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How Much Freedom Should Young Children Have?

The first national study of Children’s Mobility in Ireland was carried out in 2015 by a research team in Mary Immaculate College Limerick. The aim was to look at and assess the level of freedom children have to make journeys on their own. They found that children have considerably less mobility than previous generations. For example, the research found that over three-quarters (79%) of primary school children and almost two-thirds (64%) of second-level students are accompanied by an adult while travelling to school.

Overall they recommended a child-centered approach to freedom and one that centered on their rights. This is great in theory, but in practice how do we start a child centered approach without compromising safety?

Mum of two teenagers, Sinead, filled me on how she was dealing with the transition into freedom and had built a solid base of communication around setting boundaries:

 

'When they started walking home from school, they knew that there was a certain time that they had to be home, and they had to get home by that time. There was an understanding that had been arranged beforehand. Mobile phones have made communication easier, but if they are going out we make sure that everything is arranged ahead of time. If they initiate new changes, you don’t want to stand in their way.'

Of course, if we cast our own minds back, there was noticeably less emphasis on safety, but these were the days when you could probably traverse the country without hitting fifth gear on the car, cars were slower and used less often. For the other children of the eighties out there, rest assured, I do think if our parents were on motorways as much as we are now, they would have made us wear seat belts.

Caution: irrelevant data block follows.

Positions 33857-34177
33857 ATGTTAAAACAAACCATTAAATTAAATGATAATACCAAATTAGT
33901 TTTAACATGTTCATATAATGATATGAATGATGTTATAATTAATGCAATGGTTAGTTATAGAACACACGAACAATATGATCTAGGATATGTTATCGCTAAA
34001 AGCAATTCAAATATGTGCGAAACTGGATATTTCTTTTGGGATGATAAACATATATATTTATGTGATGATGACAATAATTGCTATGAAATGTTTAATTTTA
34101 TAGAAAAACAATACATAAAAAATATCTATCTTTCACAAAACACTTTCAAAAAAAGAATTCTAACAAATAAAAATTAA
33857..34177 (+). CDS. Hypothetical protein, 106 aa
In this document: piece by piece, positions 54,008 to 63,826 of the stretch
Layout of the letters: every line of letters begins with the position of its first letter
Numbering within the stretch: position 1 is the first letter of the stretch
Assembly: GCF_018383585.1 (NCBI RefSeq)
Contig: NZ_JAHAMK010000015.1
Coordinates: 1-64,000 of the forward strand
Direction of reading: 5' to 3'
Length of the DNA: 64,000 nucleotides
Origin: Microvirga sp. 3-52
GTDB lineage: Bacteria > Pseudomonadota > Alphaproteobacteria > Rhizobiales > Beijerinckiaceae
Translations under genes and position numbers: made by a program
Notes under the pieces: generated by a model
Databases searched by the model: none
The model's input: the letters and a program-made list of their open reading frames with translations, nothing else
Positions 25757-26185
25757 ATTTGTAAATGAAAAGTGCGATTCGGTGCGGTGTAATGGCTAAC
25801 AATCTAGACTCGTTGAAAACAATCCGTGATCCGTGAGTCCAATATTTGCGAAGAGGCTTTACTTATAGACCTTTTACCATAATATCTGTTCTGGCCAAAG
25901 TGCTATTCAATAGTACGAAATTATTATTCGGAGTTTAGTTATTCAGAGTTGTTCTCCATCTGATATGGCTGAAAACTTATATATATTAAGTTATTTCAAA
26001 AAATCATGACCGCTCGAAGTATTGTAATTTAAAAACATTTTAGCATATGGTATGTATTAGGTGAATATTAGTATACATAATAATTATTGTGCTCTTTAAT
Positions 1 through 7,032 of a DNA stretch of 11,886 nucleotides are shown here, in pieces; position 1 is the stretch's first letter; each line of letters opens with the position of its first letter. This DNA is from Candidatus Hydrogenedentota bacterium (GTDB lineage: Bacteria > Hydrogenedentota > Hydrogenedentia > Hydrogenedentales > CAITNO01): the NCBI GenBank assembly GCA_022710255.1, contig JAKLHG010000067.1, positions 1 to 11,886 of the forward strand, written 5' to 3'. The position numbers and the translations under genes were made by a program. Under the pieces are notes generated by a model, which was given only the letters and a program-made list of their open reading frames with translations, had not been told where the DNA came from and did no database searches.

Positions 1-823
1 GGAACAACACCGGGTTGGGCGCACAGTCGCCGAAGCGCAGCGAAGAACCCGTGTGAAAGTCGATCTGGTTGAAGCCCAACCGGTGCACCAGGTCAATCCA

Or had proper car seats. Or never would have overloaded the car. Well, probably anyway. Things seem to have swung drastically in Ireland from the free range end of the spectrum to the helicopter. The free range approach would, for example, would suggest leaving a six-year-old to play on their own in a playground while you hop to the shop, in comparison to the helicopter approach who would be no more than three foot away at any given point.

But as I clip my helmet on my six-year-old, it crosses my mind, we did all survive without helmets and also that maybe a little bit of caution isn’t a bad thing. It strikes me that if we care enough to research it and think about how we parent and how it can be improved, we are already on the right path. Also, that a bit of independence will do no harm either. The freedom that you choose to give your child will, of course, depend on where you live, how much time you have and your child’s personality, but here are some suggestions for ways in which you can implement small changes to foster independence and trust.

I’m starting with everyone putting on their own helmets…

Up to Age 4

  • Pairing socks
  • Help load the washing machine

Age 4-7

  • Bringing their dishes to the sink 
  • Folding their own clothes 
  • Buying sweets in the newsagent
  • Picking posters/artwork for their rooms

Age 7-10

  • Ordering food themselves
  • In charge of making sure you stick to the shopping list in the shop
  • Picking and wrapping presents
  • Setting the table
The study on children’s mobility can be found here.
Does your child walk to school? Do you live in an area where this is possible? Let us know in the comments!

About the Author

Jane is a writer, blogger and mammy based in South Dublin. She has spearheaded equality programmes and advocacy campaigns for large NGO’s and is now following a lifelong dream in establishing herself as a writer. Recently qualified in Journalism, Jane has won the June 2015 Original Writing Short Story competition, has been longlisted for the Blog Awards 2015 and runs The Postmodern Mammy. Never one to shy away from controversy, Jane enjoys writing about parenting, politics and social issues.

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